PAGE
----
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A Deserter in Forties Drag
George Melly reviews Stephen Dwoskin's Dyn Amo, Observer Review, 18th November 1972

EXACTITUDE in a film-maker, loving attention to detail, inspires trust. Michael Apted, director of The Triple Echo (The Universal Theatre, Lower Regent Street) and a new graduate from the small screen to the large, has this virtue. Set in Wiltshire, based on a powerful if rather melodramatic story of H. E. Bates, Apted's first film suspends disbelief because it places a bizarre sequence of events in the exact landscape of wartime England.

The story is simple yet bizarre. A farmer's wife, whose husband is a Japanese prisoner of war, becomes friendly with a young conscript, also a country boy, who mends her tractor and then becomes her lover. He spends his leave with her and decides to go AWOL and stay on. To avoid suspicion she dresses him, reluctant to begin with, as a girl, her 'sister' In proof that, in this case, the clothes unmake the man, he grows increasingly more feminine and their relationship changes in consequence. She becomes the wife in a surrogate lesbian household, worrying over the bills while he, his nails painted, lazes petulantly in a chair.

A rival enters, a randy foul mouthed brute of an NCO who lusts after the transvestite and persuades him to come to the Sergeant's Christmas ball. A grope reveals all, and nemesis follows. For the second time this year a filmed version of one of Bates's stories ends with a shot-gun fired for complicated motives from a farmhouse window.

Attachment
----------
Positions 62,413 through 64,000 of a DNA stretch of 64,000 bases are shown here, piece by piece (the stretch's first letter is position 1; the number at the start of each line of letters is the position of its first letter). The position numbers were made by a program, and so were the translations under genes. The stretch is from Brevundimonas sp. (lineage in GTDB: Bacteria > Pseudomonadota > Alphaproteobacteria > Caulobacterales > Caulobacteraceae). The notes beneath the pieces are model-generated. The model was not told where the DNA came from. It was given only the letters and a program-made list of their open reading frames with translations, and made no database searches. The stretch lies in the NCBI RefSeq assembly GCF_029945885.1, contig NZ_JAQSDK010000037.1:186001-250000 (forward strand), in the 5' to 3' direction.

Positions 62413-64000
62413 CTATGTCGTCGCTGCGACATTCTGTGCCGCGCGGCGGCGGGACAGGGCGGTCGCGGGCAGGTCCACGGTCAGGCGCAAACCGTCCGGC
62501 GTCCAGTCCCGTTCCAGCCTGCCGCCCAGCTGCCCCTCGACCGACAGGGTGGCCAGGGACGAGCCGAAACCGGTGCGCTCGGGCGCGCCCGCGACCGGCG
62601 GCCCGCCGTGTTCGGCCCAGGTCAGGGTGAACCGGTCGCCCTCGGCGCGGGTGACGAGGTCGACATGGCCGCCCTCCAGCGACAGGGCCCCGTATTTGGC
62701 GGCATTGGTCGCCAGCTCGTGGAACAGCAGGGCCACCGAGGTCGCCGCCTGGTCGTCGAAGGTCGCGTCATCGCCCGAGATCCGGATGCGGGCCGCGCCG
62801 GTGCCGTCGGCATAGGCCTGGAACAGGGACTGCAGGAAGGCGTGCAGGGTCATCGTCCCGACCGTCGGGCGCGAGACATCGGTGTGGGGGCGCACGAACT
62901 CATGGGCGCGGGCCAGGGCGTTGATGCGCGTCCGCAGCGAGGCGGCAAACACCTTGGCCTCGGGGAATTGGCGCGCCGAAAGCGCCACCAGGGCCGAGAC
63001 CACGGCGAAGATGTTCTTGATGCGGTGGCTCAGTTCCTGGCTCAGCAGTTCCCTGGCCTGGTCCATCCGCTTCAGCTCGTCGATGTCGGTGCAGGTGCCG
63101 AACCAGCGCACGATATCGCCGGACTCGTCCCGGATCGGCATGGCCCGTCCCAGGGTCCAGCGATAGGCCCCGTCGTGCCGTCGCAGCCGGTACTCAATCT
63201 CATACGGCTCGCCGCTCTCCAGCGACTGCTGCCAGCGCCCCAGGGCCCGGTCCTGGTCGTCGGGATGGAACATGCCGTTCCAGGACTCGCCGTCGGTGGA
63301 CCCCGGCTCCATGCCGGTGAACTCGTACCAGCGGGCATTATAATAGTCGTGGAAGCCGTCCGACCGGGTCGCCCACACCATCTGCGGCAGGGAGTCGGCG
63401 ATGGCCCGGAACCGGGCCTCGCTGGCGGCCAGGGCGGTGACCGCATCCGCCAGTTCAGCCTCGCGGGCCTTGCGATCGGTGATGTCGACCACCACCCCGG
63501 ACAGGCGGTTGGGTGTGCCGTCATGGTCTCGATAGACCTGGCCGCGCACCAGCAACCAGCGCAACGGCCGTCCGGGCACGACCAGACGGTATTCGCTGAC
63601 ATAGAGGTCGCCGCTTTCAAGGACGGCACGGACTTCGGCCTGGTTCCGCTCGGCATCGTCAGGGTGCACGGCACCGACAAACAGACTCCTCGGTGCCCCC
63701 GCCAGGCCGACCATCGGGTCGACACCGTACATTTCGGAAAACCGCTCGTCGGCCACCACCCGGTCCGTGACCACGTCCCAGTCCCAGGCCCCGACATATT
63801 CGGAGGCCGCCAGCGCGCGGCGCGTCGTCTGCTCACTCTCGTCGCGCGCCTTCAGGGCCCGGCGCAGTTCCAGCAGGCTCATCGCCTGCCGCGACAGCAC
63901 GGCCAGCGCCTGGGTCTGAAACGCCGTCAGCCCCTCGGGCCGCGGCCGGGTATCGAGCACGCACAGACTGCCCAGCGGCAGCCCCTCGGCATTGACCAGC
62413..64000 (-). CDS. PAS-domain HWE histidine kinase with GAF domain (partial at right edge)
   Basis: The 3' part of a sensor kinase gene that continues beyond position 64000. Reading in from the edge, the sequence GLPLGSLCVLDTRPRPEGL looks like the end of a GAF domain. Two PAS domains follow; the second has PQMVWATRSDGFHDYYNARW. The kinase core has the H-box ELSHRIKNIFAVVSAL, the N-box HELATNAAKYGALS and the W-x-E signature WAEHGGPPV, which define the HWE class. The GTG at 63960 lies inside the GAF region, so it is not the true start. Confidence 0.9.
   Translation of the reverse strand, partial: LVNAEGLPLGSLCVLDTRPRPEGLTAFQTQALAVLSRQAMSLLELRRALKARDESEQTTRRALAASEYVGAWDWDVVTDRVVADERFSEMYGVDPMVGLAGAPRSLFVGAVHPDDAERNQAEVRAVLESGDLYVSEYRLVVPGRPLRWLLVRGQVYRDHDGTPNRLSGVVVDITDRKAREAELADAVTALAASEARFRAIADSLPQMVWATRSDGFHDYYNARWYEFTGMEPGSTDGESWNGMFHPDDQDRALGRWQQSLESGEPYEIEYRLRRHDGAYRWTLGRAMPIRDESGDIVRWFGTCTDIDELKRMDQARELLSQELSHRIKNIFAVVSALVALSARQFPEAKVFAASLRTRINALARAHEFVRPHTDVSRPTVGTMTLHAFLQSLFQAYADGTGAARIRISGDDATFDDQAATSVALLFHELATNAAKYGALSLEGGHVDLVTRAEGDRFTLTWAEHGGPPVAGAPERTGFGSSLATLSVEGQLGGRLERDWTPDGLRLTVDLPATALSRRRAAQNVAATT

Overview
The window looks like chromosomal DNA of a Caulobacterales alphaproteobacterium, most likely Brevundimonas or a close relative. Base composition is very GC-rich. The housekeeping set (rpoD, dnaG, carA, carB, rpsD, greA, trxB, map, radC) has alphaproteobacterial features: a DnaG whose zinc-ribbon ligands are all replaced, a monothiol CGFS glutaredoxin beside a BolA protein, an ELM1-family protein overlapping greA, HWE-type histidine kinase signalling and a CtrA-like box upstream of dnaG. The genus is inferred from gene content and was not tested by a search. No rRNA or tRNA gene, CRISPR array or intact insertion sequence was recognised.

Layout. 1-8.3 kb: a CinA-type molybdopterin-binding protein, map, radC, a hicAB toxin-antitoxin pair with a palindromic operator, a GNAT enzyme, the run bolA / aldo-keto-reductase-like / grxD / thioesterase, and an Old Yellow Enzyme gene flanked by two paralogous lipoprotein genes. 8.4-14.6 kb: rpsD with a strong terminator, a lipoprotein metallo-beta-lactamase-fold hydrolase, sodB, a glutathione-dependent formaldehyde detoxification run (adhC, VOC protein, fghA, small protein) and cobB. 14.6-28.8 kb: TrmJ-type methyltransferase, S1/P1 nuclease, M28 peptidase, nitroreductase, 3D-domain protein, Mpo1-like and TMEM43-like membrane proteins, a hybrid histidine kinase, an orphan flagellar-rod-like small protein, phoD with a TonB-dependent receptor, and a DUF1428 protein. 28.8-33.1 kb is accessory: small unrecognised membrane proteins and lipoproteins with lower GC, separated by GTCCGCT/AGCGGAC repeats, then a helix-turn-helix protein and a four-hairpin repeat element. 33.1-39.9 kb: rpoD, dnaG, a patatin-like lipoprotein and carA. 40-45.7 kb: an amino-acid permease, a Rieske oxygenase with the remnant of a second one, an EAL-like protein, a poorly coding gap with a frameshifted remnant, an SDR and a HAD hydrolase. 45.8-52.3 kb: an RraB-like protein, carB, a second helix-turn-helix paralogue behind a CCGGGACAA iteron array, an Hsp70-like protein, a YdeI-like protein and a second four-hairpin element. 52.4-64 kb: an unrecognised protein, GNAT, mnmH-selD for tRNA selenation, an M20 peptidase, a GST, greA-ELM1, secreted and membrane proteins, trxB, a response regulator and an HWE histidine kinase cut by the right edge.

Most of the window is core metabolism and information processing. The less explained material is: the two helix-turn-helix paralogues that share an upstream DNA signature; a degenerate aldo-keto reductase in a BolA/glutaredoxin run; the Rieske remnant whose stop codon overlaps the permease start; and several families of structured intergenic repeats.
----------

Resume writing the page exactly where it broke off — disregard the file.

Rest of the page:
It's visually ravishing, intended as poetry, not prose, but although I liked it very much indeed I can see why many people may find it pretentious and self-indulgent. The marvellous Blues Like Showers of Rain remains to share the bill.

After two showings the London Film Festival, Steve Dwoskin's Dyn Amo is to have a season at the Electric Cinema Club, 191 Portobello Road, and can also be seen at the ICA this evening and on 26 November. Not so much based on the play by Chris Wilkinson as suggested by it, the film is set in a tatty Soho strip club. Four girls do their act, the first three with contemptuous lack of conviction, the obscenity lying in the indifferent pantomime, the denial of eroticism.

The fourth girl is a different case. She is assaulted, insulted and handled by some indifferent men, turned from a doll into a suffering girl. Towards the end of the film the camera stays on her beautiful face. She struggles to suppress her hysteria, twists her hair, bites her hand, tries to smile while her lip trembles. It's painful to watch but very moving. I haven't liked Dwoskin's earlier work but this is a real film. The final sequence, with the girl restored to impersonal nudity surrounded by her persecutors holding sparklers, is remarkable. Gavin Bryars's music takes an important contribution to its success.

George Melly
George Melly is a Jazz performer, writer and art lecturer. He was critic for the Observer from 1965-1973.
Observer Review
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